The bigger the talk, the softer the walk. And vice versa.
That's usually what happens when they play the baseball trading game, which is at its peak right now. The contenders work to assure they continue to contend, while the pretenders, well, they mostly connive so they can keep on pretending.
The mind of the beholder can determine which category best fits the Orioles -- but the standings give the most accurate clue. While names like David Cone, Roberto Alomar and Kevin Tapani are bandied about, often with careless abandon, the more realistic possibilities are generally overlooked.
Which is why Scott Erickson, Scott Klingenbeck and the ever popular "player to be named" are so prominent today. The Orioles, of course, are expected to acquire every name player who appears available.
They could trade for Cone or Alomar today, tomorrow or next week if they were willing to pay the bounty that would severely mortgage, or maybe destroy, whatever might be left of their future. Or they could continue trying to plug the gaps, which is why a trade of Klingenbeck for Erickson sounds more feasible -- at least until the player to be named is.
But you can take this to the bank -- there isn't a trade the Orioles could make that will guarantee them success this year. Unless their present cast can show dramatic improvement in the second half, the Orioles are destined to finish no better than the middle of the pack.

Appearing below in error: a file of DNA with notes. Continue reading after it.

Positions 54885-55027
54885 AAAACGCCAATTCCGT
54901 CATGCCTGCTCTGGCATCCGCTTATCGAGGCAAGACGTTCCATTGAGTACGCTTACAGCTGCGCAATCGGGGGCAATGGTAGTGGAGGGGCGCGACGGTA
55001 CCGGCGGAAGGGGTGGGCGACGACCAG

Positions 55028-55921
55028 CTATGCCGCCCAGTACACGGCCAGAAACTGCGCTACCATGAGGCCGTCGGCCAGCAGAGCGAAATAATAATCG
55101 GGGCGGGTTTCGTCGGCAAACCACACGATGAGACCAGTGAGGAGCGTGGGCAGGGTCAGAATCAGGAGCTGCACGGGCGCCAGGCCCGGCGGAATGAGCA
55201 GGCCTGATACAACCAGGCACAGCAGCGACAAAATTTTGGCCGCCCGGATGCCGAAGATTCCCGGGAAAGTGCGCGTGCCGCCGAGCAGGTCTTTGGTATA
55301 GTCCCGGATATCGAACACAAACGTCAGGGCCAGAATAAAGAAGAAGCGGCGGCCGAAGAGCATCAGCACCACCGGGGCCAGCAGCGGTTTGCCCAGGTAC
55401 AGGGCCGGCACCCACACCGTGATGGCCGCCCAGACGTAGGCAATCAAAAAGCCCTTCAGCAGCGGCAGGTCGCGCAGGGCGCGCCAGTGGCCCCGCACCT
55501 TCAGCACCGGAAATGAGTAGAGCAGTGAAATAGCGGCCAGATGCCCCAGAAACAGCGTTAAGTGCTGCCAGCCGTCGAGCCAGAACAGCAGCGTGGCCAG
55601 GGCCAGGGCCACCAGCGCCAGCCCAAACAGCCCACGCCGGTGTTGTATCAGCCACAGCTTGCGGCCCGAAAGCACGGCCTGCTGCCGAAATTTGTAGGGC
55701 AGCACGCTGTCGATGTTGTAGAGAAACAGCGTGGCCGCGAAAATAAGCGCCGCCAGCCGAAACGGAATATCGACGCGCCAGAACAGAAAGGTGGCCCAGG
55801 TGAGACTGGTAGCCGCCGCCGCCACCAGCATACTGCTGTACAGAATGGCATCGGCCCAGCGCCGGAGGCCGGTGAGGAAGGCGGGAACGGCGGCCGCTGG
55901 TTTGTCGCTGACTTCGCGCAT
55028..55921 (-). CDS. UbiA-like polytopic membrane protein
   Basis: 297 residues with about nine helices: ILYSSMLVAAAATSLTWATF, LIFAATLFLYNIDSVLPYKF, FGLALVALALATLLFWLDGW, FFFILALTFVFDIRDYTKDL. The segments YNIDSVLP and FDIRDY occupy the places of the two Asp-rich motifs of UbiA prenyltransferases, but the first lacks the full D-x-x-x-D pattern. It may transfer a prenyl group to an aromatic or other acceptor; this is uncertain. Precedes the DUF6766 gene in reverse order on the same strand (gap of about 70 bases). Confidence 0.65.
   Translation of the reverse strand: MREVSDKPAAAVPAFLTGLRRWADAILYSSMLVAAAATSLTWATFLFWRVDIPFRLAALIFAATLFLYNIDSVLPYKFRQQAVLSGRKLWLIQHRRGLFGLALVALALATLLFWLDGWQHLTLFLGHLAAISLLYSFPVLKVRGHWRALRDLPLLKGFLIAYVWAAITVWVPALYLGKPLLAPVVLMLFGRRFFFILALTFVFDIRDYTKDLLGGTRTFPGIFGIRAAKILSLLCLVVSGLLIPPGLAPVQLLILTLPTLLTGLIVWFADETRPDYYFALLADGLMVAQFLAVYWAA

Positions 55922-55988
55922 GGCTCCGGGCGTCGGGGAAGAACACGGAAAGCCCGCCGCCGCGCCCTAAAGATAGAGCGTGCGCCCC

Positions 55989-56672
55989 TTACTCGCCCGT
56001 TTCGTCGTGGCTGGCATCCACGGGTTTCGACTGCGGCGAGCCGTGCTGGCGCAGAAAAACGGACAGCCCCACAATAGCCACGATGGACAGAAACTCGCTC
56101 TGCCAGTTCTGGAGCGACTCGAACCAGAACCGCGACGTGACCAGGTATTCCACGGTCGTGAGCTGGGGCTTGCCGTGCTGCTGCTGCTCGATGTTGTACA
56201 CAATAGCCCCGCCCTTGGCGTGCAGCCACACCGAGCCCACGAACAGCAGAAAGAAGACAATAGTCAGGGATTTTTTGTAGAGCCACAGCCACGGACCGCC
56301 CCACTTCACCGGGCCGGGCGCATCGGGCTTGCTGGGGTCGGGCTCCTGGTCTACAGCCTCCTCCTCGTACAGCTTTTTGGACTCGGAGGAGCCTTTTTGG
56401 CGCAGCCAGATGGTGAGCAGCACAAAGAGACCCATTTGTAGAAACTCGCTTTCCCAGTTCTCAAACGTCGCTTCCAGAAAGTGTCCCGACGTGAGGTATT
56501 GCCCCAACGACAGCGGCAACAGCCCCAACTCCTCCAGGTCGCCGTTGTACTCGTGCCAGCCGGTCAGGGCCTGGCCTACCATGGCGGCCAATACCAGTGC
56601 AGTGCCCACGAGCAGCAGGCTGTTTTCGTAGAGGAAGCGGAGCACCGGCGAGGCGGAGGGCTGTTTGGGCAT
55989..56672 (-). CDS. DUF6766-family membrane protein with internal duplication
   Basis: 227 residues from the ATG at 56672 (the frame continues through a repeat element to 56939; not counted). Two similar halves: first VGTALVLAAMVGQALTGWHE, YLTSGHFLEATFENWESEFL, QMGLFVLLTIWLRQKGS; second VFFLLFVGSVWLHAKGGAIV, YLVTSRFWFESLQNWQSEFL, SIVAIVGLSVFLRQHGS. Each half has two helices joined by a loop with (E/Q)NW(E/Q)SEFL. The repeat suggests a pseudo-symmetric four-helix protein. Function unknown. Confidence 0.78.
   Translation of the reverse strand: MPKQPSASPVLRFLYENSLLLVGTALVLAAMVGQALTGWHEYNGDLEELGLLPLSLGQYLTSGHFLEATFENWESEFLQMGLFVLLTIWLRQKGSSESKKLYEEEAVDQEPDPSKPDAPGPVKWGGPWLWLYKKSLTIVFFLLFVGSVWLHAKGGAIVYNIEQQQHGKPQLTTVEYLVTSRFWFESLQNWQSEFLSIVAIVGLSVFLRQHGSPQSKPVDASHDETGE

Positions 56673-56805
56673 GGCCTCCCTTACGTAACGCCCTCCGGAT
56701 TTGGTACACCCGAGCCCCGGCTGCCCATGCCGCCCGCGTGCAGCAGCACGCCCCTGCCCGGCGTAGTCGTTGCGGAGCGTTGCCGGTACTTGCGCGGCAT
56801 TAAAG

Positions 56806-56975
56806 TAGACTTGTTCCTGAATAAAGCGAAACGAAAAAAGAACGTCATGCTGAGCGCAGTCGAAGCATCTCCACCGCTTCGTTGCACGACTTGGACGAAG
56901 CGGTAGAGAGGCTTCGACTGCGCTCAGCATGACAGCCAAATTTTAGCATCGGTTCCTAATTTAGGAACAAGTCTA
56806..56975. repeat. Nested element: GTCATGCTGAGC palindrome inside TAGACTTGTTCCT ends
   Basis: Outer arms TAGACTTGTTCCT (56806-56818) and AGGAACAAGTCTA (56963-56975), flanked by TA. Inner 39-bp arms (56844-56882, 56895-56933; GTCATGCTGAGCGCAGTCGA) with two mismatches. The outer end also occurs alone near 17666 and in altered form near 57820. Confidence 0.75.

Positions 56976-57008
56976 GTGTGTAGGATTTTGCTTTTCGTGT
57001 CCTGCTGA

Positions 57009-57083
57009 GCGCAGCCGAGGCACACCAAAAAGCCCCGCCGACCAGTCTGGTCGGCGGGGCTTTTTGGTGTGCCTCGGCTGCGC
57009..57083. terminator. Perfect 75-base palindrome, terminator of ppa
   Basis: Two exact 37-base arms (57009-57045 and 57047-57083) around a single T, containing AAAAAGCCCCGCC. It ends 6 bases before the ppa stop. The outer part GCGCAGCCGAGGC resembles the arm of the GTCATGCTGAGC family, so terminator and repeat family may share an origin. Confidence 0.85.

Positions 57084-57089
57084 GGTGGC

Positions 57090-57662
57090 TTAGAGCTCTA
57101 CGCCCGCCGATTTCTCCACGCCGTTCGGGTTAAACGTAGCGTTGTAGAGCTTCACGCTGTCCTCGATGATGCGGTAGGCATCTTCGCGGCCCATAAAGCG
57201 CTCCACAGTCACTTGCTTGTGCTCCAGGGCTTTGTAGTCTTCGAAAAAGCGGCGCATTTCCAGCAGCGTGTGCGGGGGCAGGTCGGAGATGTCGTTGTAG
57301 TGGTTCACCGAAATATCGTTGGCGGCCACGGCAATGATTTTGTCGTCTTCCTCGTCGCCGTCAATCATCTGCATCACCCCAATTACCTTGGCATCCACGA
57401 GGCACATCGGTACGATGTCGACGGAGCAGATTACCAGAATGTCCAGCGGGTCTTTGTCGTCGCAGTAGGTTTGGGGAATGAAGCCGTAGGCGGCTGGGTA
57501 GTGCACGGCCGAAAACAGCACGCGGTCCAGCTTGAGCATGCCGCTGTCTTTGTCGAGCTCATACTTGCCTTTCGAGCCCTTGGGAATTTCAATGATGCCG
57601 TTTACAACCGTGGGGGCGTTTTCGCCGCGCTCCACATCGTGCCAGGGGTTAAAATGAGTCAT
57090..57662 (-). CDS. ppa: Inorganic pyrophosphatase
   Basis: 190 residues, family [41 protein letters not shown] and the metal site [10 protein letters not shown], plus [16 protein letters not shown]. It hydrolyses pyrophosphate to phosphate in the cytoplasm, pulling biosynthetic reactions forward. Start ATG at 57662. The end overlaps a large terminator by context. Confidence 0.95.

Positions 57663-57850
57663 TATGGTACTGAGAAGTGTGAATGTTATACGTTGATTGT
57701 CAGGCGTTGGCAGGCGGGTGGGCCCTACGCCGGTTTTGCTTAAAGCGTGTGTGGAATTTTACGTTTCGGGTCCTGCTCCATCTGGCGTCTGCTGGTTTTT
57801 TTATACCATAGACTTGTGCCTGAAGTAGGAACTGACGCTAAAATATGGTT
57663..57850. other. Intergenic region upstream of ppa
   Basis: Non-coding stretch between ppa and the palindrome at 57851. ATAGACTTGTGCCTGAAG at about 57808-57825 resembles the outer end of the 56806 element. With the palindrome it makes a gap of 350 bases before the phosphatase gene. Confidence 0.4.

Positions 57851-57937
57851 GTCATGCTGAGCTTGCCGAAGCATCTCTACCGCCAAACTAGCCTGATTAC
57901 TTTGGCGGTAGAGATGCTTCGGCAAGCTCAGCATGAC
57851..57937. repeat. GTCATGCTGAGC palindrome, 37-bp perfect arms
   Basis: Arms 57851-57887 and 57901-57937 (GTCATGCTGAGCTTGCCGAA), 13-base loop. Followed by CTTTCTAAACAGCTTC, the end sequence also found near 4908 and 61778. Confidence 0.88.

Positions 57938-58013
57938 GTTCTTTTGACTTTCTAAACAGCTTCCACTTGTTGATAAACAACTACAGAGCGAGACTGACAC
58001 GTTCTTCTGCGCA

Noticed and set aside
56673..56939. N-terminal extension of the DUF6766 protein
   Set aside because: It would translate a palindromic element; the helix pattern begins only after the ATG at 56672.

Even in the suddenly subdued American League East, there is no sure quick-fix formula. And the supply of Band-Aids is about depleted.
If the Orioles aren't as high on Armando Benitez and his volatile temperament as they were a year ago, he certainly could be a principal figure in a trade. But it would be foolish to think he could be the principal player involved when you're talking about a Cone or an Alomar.
Cone is one of the best pitchers in the game. But he's 32 and, since his 20-3 season with the New York Mets in 1988, has never put up numbers that equate with his salary.
Alomar is 27 and arguably one of the five best players in the game. He brings a lot of ingredients to the kitchen and is a potential Hall of Famer. He's not available for just another blue-chip prospect.
The Orioles can afford to package some decent young players in a trade. Paul Carey, for instance, might help the Twins at first base, but his path to Baltimore is blocked by Rafael Palmeiro.
Outfielder Mark Smith has some offensive potential, as does Tommy Smith long range. There are more than a handful of pitching prospects, but the best ones, such as Rocky Coppinger and Jimmy Haynes, are more than throw-ins. They are potential replacements when the Orioles realize they can't afford the pitching staff they already have.
There's enough talent to put together an attractive trade offer, no doubt. But not enough to afford the kind of three-for-one package it will take to land one of the big boys.
And with this season rapidly becoming a long-shot hope at best, the long-range gamble simply isn't worth it. Better to walk loudly and carry a small stick than to dump all the eggs in a basket that may already be riddled with holes.